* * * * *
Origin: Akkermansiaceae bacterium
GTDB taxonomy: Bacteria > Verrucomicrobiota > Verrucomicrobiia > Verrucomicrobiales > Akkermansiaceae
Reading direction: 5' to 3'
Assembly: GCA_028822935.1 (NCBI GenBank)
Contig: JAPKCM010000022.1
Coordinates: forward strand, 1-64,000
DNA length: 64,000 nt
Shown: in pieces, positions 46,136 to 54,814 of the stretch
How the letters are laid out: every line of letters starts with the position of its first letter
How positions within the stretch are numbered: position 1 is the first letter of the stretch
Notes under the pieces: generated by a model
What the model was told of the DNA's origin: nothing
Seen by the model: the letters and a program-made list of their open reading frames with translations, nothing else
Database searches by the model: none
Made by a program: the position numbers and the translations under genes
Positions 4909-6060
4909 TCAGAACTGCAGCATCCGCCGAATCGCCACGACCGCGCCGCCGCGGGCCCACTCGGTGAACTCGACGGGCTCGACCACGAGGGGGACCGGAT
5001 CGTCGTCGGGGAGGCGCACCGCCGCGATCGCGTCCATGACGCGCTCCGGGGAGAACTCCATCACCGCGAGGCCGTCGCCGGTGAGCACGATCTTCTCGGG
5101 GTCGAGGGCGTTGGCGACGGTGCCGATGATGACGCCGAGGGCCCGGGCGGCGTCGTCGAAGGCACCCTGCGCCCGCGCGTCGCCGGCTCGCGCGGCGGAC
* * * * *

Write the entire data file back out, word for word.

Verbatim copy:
Origin: Akkermansiaceae bacterium
GTDB taxonomy: Bacteria > Verrucomicrobiota > Verrucomicrobiia > Verrucomicrobiales > Akkermansiaceae
Reading direction: 5' to 3'
Assembly: GCA_028822935.1 (NCBI GenBank)
Contig: JAPKCM010000022.1
Coordinates: forward strand, 1-64,000
DNA length: 64,000 nt
Shown: in pieces, positions 46,136 to 54,814 of the stretch
How the letters are laid out: every line of letters starts with the position of its first letter
How positions within the stretch are numbered: position 1 is the first letter of the stretch
Notes under the pieces: generated by a model
What the model was told of the DNA's origin: nothing
Seen by the model: the letters and a program-made list of their open reading frames with translations, nothing else
Database searches by the model: none
Made by a program: the position numbers and the translations under genes
Positions 4909-6060
4909 TCAGAACTGCAGCATCCGCCGAATCGCCACGACCGCGCCGCCGCGGGCCCACTCGGTGAACTCGACGGGCTCGACCACGAGGGGGACCGGAT
5001 CGTCGTCGGGGAGGCGCACCGCCGCGATCGCGTCCATGACGCGCTCCGGGGAGAACTCCATCACCGCGAGGCCGTCGCCGGTGAGCACGATCTTCTCGGG
5101 GTCGAGGGCGTTGGCGACGGTGCCGATGATGACGCCGAGGGCCCGGGCGGCGTCGTCGAAGGCACCCTGCGCCCGCGCGTCGCCGGCTCGCGCGGCGGAC